Tuesday, November 17, 2015

Two Bats Without A Home

This offseason, the Minnesota Twins have already shown an indication that they are in fact looking to improve upon what was a breakout season in 2015. In making a couple of trades, while also securing the winning big for Korean slugger Byung-Ho Park, Paul Molitor's squad is trending in the right direction. Amidst the moves though, there's two players that have seemingly been cast aside.

Enter Oswaldo Arcia and Kennys Vargas.

In 2013, Arcia made his big league debut as a 22 year-old. The Venezuelan born outfielder was regarded as a power bat, with the ability to take up space in left. After a 97 game debut season that saw him slash ..251/.304/.430 with 14 homers, Arcia has taken somewhat of a nose dive. Although the home run total rose in 2014 (20 HR), the splits dipped (.231/.300/.452). On top of poor defensive showings, Arcia entered 2015 with a whole lot to prove.

After being given just 19 games at the big league level, the Twins sent Arcia packing and made him aware and extended stay on the farm was in order. An average beginning to his Triple-A stay was followed by an impressive power display. From July 1-16, Arcia launched eight home runs and 19 RBI while slashing .367/.446/.918. The problem however, is that was the end of the positives. When the dust settled, 79 games at Triple-A saw Arcia bat just .199/.257/.372 while striking out 82 times and drawing just 18 walks.

For Kennys Vargas, the path saw what amounted to significantly muted lows, but also much less significant highs. Oddly, after a hot start to the month of May (.366/.395/.561 from May 1-17), Minnesota asked Vargas to go down and find his power stroke. In his first 29 games with the big league club last season, he hit just three home runs. From that point on, Vargas watched as his season was filled with travels.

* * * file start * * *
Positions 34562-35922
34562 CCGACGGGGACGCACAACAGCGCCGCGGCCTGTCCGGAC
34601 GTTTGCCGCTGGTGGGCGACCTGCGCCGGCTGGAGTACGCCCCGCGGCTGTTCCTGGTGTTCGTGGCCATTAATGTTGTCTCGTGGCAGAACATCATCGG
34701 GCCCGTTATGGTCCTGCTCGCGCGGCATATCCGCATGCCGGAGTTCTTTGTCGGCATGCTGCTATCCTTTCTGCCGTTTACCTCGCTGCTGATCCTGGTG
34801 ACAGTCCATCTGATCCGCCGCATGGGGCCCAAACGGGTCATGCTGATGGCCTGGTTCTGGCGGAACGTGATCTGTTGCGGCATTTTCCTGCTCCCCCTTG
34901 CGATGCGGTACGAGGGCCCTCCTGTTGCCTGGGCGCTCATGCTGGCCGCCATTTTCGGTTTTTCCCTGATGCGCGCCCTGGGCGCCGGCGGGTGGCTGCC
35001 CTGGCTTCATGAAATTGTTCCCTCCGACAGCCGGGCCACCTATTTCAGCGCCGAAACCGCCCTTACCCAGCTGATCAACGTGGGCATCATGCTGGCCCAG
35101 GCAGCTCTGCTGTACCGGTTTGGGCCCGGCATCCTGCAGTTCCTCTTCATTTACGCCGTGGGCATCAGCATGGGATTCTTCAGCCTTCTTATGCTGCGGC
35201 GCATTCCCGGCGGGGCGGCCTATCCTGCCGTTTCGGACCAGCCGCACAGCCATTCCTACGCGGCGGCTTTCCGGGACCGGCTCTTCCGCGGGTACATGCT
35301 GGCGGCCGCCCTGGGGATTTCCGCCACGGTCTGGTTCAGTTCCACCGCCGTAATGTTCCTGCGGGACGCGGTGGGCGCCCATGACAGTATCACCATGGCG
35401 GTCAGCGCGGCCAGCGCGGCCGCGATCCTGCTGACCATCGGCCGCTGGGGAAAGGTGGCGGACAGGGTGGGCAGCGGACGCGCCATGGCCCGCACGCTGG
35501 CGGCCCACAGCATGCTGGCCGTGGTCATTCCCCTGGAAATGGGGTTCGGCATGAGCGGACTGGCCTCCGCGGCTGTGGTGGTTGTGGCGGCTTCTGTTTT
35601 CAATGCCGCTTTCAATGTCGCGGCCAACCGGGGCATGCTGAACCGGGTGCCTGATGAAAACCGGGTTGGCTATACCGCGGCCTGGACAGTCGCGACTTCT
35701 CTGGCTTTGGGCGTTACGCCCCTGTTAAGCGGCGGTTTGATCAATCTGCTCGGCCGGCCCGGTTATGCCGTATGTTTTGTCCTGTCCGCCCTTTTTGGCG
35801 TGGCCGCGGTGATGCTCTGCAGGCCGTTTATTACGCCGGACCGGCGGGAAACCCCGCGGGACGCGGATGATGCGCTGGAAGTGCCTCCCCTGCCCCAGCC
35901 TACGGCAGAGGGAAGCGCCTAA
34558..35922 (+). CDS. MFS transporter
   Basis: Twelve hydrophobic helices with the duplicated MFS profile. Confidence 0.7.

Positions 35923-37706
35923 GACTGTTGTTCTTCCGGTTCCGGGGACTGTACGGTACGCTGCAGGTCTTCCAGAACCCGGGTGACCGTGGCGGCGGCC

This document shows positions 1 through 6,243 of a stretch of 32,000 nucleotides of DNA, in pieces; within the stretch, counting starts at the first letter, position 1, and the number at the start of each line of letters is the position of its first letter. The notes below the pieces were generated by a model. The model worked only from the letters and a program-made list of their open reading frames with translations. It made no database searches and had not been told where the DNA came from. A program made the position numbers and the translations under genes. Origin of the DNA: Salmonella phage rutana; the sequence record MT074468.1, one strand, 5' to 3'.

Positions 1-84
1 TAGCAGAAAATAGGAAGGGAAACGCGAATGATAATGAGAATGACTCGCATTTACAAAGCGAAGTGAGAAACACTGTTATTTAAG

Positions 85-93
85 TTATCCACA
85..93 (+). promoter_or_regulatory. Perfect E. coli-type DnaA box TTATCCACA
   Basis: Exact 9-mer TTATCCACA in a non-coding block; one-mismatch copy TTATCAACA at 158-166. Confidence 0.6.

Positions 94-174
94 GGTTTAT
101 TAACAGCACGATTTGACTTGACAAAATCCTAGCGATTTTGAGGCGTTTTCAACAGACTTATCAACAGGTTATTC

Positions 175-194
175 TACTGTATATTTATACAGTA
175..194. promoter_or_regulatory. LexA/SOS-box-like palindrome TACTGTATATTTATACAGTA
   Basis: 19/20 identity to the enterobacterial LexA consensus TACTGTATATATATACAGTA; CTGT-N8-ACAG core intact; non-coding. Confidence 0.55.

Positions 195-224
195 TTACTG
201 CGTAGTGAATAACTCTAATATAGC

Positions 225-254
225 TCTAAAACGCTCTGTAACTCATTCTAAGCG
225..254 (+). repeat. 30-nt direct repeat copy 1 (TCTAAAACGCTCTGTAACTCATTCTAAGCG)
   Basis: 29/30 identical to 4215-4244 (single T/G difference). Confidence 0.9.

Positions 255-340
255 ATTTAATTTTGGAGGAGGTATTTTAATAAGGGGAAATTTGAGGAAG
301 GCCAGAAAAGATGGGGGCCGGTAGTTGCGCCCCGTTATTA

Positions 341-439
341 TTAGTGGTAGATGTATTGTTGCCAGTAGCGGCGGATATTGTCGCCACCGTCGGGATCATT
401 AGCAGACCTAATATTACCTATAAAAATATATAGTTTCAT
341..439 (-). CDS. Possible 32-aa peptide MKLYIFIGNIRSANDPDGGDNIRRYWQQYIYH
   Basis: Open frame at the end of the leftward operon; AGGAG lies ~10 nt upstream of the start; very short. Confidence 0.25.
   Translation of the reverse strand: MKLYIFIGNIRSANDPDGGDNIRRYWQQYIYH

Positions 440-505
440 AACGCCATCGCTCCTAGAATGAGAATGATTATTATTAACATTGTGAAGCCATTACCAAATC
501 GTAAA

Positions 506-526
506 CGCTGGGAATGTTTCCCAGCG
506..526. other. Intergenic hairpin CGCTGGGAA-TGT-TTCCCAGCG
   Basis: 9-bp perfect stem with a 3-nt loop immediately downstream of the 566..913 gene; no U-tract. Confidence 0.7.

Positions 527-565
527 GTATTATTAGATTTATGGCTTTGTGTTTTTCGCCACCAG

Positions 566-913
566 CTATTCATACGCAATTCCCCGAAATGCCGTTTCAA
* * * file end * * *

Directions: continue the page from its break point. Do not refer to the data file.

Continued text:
Initially, he was sent to Triple-A Rochester, then recalled to the big leagues. Next he was demoted two levels to Double-A Chattanooga, before finally earning a late season promotion back up the ladder. In total, Vargas hit .283/.414/.496 between two minor league levels, and owned a .240/.277/.349 MLB slash line. With 18 home runs on the year between all three levels, the power wasn't as expected.

Heading into 2016, both Arcia and Vargas find themselves in less than ideal situations. For Arcia, he's battling against not only the perception that he took significant steps backwards a season ago, but also that he's up against a 40 man roster crunch (Arcia enters 2016 out of options). Vargas on the other hand, didn't quite do enough to suggest he's ready to contribute, and now Park could be taking away more of his opportunity.

As far as projections are concerned as both players rose through the farm system, Vargas seemed much more along the lines of the suspect bat between the two. However, given Arcia's defensive chops, I always pegged both as being potential bench bats as a middle-of-the-road scenario. Now, it's fair to question whether either have a place with the Twins at all.

There has been discussions that the Twins may look to allow Vargas an opportunity to rebuild his value in playing overseas. While I'd question whether this scenario makes sense for either party, Vargas appears most likely to be on the outs at this point. With Arcia, the trade of Aaron Hicks couldn't have come at a more opportune time. In no way does it open a door wide to playing time, but it gives Arcia much more ample opportunity.

No doubt there is plenty of offseason left, and the Opening Day roster situation is a long way from sorted out. Ideally, Terry Ryan is finding out what the trade market looks like for both Arcia and Vargas. In the end, I'd lean towards keeping both in the organization, with Arcia debuting with the big league club. Get him on the roster as a backup outfielder and a bat off the bench.

Regardless of what outside opinions suggest however, both players find themselves at a crossroads that could end up being make or break in their big league careers.